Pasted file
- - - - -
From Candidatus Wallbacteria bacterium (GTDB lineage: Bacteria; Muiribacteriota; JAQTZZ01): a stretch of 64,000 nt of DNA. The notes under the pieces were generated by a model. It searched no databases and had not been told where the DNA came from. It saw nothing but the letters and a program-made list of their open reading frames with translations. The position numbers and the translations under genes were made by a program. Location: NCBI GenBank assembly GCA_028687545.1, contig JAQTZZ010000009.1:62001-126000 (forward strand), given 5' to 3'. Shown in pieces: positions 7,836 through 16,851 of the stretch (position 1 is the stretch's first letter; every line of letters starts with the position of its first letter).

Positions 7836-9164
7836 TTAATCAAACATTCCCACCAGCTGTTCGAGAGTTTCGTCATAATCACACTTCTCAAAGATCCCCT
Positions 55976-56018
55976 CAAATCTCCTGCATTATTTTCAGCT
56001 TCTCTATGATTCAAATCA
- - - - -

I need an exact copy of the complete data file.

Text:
From Candidatus Wallbacteria bacterium (GTDB lineage: Bacteria; Muiribacteriota; JAQTZZ01): a stretch of 64,000 nt of DNA. The notes under the pieces were generated by a model. It searched no databases and had not been told where the DNA came from. It saw nothing but the letters and a program-made list of their open reading frames with translations. The position numbers and the translations under genes were made by a program. Location: NCBI GenBank assembly GCA_028687545.1, contig JAQTZZ010000009.1:62001-126000 (forward strand), given 5' to 3'. Shown in pieces: positions 7,836 through 16,851 of the stretch (position 1 is the stretch's first letter; every line of letters starts with the position of its first letter).

Positions 7836-9164
7836 TTAATCAAACATTCCCACCAGCTGTTCGAGAGTTTCGTCATAATCACACTTCTCAAAGATCCCCT
Positions 55976-56018
55976 CAAATCTCCTGCATTATTTTCAGCT
56001 TCTCTATGATTCAAATCA